EU to 'revive hope' on youth jobs, Barroso pledges
By Benjamin Fox
European Commission boss Jose Manuel Barroso called on EU leaders to come up with a package against youth unemployment at the June summit, promising that the EU executive would do its bit to "revive hope, especially for young people."
Speaking on Thursday (2 May) following a meeting with businesses and unions, Barroso said the EU executive would "earmark EU funding to strengthen the social dimension" as part of a 'roadmap' on the future of Economic and Monetary Union to be presented to leaders prior to the summit.
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The announcement came after the EU statistics agency, Eurostat, on Tuesday revealed unemployment in the eurozone increased to 12.1 percent in March 2013.
Joblessness among under-25s rose to 24 percent across the 17 euro nations. Meanwhile, more than one in two youths in Greece and Spain, and one in three Italian and Portuguese are without a job.
EU leaders agreed to launch a Youth Guarantee Scheme to offer under-25s a job, training or education within four months of being out of work, as part of a so-called Growth and Jobs pact in June 2012. However, a year on and the scheme is still not off the ground.
MEPs on the European Parliament's employment committee voted last week to extend the €6 billion fund's remit to cover young people under 30 and regions with over 20 percent youth unemployment rate.
But there are concerns that the fund's size and remit will be woefully inadequate.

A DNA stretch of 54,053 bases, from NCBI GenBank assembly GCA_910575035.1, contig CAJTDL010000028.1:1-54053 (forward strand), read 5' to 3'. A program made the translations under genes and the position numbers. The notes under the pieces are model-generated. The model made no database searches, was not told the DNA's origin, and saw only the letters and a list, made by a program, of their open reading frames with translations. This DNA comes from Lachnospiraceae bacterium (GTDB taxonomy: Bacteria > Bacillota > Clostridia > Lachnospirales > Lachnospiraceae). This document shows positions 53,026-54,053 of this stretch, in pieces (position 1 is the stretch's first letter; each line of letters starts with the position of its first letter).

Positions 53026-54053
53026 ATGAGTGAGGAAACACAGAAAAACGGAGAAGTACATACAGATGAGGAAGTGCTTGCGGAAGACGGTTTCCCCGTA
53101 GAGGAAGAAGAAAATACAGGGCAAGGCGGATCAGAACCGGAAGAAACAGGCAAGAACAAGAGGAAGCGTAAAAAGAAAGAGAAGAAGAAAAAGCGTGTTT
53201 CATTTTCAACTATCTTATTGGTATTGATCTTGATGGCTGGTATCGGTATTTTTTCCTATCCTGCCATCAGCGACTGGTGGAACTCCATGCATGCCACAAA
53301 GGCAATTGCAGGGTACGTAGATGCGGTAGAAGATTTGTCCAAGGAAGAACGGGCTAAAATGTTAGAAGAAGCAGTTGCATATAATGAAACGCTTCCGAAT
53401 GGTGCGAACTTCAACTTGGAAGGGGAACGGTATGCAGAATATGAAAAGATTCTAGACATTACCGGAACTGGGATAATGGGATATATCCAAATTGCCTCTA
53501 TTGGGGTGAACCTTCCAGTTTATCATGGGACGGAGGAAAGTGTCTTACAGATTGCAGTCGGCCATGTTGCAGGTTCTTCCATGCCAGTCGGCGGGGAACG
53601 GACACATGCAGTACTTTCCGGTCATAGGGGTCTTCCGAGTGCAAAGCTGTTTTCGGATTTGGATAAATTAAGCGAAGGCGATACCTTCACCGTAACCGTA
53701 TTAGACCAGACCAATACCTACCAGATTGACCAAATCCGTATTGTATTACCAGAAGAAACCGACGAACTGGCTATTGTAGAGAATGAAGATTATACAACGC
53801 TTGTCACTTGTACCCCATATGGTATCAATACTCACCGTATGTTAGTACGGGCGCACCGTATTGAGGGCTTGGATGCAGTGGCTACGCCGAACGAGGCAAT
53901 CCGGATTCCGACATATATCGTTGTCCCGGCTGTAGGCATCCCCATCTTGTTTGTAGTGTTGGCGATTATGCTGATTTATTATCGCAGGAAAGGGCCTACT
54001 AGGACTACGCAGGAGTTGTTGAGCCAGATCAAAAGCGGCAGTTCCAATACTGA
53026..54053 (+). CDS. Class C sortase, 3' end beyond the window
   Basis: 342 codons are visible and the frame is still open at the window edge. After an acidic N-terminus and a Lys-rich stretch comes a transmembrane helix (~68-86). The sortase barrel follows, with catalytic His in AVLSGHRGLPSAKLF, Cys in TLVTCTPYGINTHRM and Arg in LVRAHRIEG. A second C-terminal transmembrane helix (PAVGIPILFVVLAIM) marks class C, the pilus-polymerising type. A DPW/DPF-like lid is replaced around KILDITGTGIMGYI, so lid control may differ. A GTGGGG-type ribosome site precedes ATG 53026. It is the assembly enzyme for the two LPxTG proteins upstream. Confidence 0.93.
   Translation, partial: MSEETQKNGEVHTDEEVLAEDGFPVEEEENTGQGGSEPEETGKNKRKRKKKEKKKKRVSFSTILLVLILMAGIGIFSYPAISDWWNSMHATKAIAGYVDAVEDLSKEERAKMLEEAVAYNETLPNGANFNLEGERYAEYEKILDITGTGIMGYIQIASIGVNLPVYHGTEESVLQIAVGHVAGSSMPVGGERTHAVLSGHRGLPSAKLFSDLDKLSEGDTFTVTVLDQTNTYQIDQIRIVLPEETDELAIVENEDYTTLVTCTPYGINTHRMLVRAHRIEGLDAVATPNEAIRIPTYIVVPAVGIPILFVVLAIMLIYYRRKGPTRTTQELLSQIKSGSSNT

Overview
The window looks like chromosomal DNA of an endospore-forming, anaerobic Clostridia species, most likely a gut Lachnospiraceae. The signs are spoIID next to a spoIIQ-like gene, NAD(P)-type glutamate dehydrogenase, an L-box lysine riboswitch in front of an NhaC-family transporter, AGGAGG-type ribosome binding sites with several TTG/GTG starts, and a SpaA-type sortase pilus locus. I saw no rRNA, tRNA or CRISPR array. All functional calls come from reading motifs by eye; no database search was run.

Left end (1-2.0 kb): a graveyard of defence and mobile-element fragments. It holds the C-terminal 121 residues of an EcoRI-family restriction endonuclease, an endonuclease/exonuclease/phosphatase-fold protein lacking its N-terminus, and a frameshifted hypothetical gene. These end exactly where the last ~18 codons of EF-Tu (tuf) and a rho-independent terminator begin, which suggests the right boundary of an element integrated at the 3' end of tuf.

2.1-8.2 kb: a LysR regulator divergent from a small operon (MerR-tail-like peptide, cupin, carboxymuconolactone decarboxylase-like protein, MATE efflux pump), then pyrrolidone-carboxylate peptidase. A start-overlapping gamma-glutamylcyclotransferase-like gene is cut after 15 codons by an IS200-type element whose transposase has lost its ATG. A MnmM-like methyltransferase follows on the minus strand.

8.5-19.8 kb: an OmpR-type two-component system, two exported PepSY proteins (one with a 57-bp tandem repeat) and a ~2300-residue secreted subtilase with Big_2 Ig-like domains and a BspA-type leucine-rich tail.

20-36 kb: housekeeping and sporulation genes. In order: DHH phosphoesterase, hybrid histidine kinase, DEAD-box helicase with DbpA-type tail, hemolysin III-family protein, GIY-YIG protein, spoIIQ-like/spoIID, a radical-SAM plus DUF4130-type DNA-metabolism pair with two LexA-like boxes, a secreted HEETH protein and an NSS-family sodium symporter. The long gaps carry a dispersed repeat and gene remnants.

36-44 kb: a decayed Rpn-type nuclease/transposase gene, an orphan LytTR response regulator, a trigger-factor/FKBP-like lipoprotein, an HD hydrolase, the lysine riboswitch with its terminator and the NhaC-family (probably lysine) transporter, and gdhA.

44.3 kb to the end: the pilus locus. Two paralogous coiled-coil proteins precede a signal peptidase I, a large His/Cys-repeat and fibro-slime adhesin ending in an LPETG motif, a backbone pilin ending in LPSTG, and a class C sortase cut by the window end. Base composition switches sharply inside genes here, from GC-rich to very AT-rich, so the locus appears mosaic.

Following the talks, Bernadette Segol, secretary general of the European Trade Union Congress (ETUC), said the European "project" was "being undermined" by "failed austerity policies."
"Unless we put the social question in mainstream thinking then European working people will no longer support the European project," Segol warned.
For his part, Markus Beyrer, director-general of business lobby group BusinessEurope, expressed hope that employers and unions would be able to agree a joint proposal to tackle youth unemployment.
However, he also spoke out in favour of budget consolidation.
"I don't think we have an alternative to what we are doing", he said, instead laying the blame on "those who were reluctant on fiscal discipline ... and certain member states who thought they were above the rules," he said.
"We shouldn't suggest there are simple solutions, there is no quick fix," he added.
Speaking earlier, Italy's newly appointed Prime Minister Enrico Letta concluded his first tour of Brussels, Paris and Berlin by urging EU leaders to prioritise measures to tackle youth unemployment, describing it as "the real nightmare of my country and the EU."
“It is important for us to have in June some important signals for European citizens in terms of recovering hope and confidence,” Letta said.